FULL STORY

 

Planetary atmospheres

key in search for extraterrestrial life

Astronomers using the William Herschel Telescope and Nordic Optical Telescope have confirmed an effective way to search the atmospheres of planets for signs of life.

FULL STORY

 

Lasers help astronomers probe distant galaxies

A discrepancy between the types of galaxies in today's Universe and those that existed shortly after the big bang is becoming clearer following new observations of galaxies that existed 2.7 billion years after the big bang.

FULL STORY

 

Galaxy Zoo puts new spin on galaxy rotation

During the International Year of Astronomy's 100 Hours of Astronomy event in April, Galaxy Zoo volunteers provided more than 2.5 million classifications, smashing the one million target the team had set.

FULL STORY

 

A smashing end for Japan's lunar orbiter mission

The Japan Aerospace Exploration Agency (JAXA)'s Moon explorer Kaguya concluded its twenty month mission with a controlled crash into the lunar surface last night.

FULL STORY

 

Planet-forming disc found orbiting twin suns

Images collected with the Smithsonian's Submillimeter Array (SMA) radio telescope system reveal the presence of a molecular disc orbiting a young binary star system.

FULL STORY

 

Stars born in

galactic centre

Stars have been seen being born in the inner sanctum of our Milky Way Galaxy, answering the question of whether stars can form there or instead have to migrate there.

FULL STORY

 

The black cloud set to blossom into a giant star

A freezing cold, dark cloud of molecular hydrogen is beginning to stir up the materials for building a giant star, or even several massive stars, in a forbidding region of the Milky Way known as the Aquila Rift.

FULL STORY

 

Supernova remnant is an unusual suspect

An unusually shaped supernova remnant observed in the Small Magellanic Cloud is likely the remains of an exploded white dwarf.

FULL STORY

 

Red giant star Betelgeuse

is shrinking

Orion's red supergiant Betelgeuse has been steadily shrinking over the last 15 years, say UC Berkeley astronomers.

FULL STORY

 

Astronomical whirling dervishes hide their

age well

Estimates of the age of some millisecond pulsars are out by a factor of ten, according to new research presented at the 214th American Astronomical Society meeting in Pasadena, California, this week.

FULL STORY

 

Galaxy "skid marks" reveal collision history

The discovery of new tidal debris stripped away from merging galaxies contains the full collision history, equivalent to being able to trace the skid marks on the road after a car crash, say astronomers.

FULL STORY

 

Supermassive black holes put on weight

New computer modelling has found that the black hole at the heart of M87 is as much as three times more massive than previously thought, which could up the masses of other supermassive black holes, too.

FULL STORY

 

A new way to measure cosmic distances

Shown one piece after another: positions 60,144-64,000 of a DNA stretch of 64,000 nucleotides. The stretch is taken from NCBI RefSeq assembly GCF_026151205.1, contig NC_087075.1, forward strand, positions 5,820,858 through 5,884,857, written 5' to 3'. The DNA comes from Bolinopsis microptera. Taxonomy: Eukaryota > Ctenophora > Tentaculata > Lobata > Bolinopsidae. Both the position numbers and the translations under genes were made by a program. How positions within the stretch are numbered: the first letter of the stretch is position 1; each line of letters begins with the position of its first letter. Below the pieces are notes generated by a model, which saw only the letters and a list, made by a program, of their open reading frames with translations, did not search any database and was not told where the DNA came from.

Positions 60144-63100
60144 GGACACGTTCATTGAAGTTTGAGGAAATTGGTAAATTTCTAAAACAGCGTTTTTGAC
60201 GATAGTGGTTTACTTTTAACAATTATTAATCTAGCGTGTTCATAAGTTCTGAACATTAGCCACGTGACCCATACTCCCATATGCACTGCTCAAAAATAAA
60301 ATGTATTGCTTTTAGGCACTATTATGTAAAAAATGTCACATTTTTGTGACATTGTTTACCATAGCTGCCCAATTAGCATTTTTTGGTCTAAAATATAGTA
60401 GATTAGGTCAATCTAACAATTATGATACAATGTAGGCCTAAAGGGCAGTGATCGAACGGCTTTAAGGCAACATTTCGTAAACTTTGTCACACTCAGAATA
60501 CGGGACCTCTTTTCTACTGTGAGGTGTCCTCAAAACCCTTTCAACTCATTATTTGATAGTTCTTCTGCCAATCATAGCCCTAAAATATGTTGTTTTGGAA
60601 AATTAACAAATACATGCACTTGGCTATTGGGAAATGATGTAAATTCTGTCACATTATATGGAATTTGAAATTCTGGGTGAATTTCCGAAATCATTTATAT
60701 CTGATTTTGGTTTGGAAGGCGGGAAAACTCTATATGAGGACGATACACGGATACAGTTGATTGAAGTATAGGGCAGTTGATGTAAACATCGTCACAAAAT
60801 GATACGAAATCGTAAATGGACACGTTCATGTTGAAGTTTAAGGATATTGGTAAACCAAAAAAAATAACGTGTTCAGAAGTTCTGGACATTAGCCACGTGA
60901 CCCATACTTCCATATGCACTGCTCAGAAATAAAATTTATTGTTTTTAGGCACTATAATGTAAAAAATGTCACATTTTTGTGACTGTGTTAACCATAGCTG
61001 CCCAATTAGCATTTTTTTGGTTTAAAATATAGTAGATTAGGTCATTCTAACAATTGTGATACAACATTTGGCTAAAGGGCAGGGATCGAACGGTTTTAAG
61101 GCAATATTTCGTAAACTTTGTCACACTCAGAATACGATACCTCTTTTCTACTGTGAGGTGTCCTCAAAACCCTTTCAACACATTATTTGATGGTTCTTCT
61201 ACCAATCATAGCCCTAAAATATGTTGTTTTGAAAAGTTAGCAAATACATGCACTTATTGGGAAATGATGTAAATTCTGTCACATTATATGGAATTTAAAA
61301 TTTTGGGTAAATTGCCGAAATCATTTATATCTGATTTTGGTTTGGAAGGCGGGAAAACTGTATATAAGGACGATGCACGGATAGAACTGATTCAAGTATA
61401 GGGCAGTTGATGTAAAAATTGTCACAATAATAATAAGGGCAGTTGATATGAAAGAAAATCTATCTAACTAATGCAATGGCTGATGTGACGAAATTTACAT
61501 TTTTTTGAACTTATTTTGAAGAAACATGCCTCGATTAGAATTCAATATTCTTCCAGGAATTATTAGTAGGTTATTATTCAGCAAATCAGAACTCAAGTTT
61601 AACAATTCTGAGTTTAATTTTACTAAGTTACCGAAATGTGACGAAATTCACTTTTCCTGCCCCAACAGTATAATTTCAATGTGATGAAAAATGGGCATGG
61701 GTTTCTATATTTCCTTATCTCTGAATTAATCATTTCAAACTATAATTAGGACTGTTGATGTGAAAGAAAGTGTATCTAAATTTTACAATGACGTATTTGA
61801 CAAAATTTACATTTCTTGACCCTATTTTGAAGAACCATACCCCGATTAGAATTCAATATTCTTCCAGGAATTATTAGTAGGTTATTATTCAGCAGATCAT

A rare and often overlooked type of star - cepheid variables - could allow astronomers to measure cosmic distances three times further than previously possible, to 300 million light years and beyond.

FULL STORY

 

Dark GRBs illuminate early star formation

Mysterious gamma-ray bursts (GRBs) that leave no optical afterglow are exploding in very dusty patches hiding plentiful star formation in galaxies whose light has taken 12.9 billion years to reach us.

FULL STORY

 

Galactic milestone to measure expansion

of the Universe

A new milestone in the effort to measure accurate distances to galaxies will be of huge assistance in the battle to understand the nature of dark energy.

FULL STORY

 

Central Milky Way cluster surprisingly normal

Despite the extreme forces in operation near the Galaxy's central black hole, the resident Arches Cluster displays curiously normal conditions.

FULL STORY

 

Titan's lingering clouds

A three-and-a-half year study of over 200 clouds in Titan's dense atmosphere reveals their formation and movement to be somewhat out of synch with the moon's seasons.

FULL STORY

 

Mysterious supernova may have had carbon origins

A weird explosion in space that confounded astronomers in 2006 may have been the destruction of a rare star with an unusual amount of carbon dust surrounding it, according to research carried out by scientists at the University of Warwick.

FULL STORY

 

Back to latest news

2010 Yearbook
Our latest 132-page Astronomy Now special edition is an extravaganza of astronomy for the year ahead, with a complete 30-page guide to observing the planets, moon, meteor showers, two solar eclipses, and the deep sky in 2010.
 U.K. STORE
 E.U. STORE
 U.S. & WORLDWIDE STORE
 

Take the tour!
A 100-page special edition from the creators of Astronomy Now magazine, The Grand Tour of the Universe takes readers from one end of the Universe to the other and, in doing so, asks the question "just how big is the Universe?"
 U.K. STORE
 E.U. STORE
 U.S. & WORLDWIDE STORE


Infinity Rising
This special publication features the photography of British astro-imager Nik Szymanek and covers a range of photographic methods from basic to advanced. Beautiful pictures of the night sky can be obtained with a simple camera and tripod before tackling more difficult projects, such as guided astrophotography through the telescope and CCD imaging.
 U.K. STORE
 E.U. STORE
 U.S. & WORLDWIDE STORE

Guide to the Constellations
Astronomy Now presents this 100-page, full-colour guide to the 68 constellations visible from the British Isles by Neil Bone, the respected amateur astronomer and writer.
 U.K. STORE
 E.U. STORE
 U.S. & WORLDWIDE STORE

Exploring Mars
Astronomy Now is pleased to announce the publication of Exploring Mars. The very best images of Mars taken by orbiting spacecraft and NASA's Spirit and Opportunity rovers fill up the 98 glossy pages of this special edition!
 U.K. STORE
 E.U. STORE
 U.S. & WORLDWIDE STORE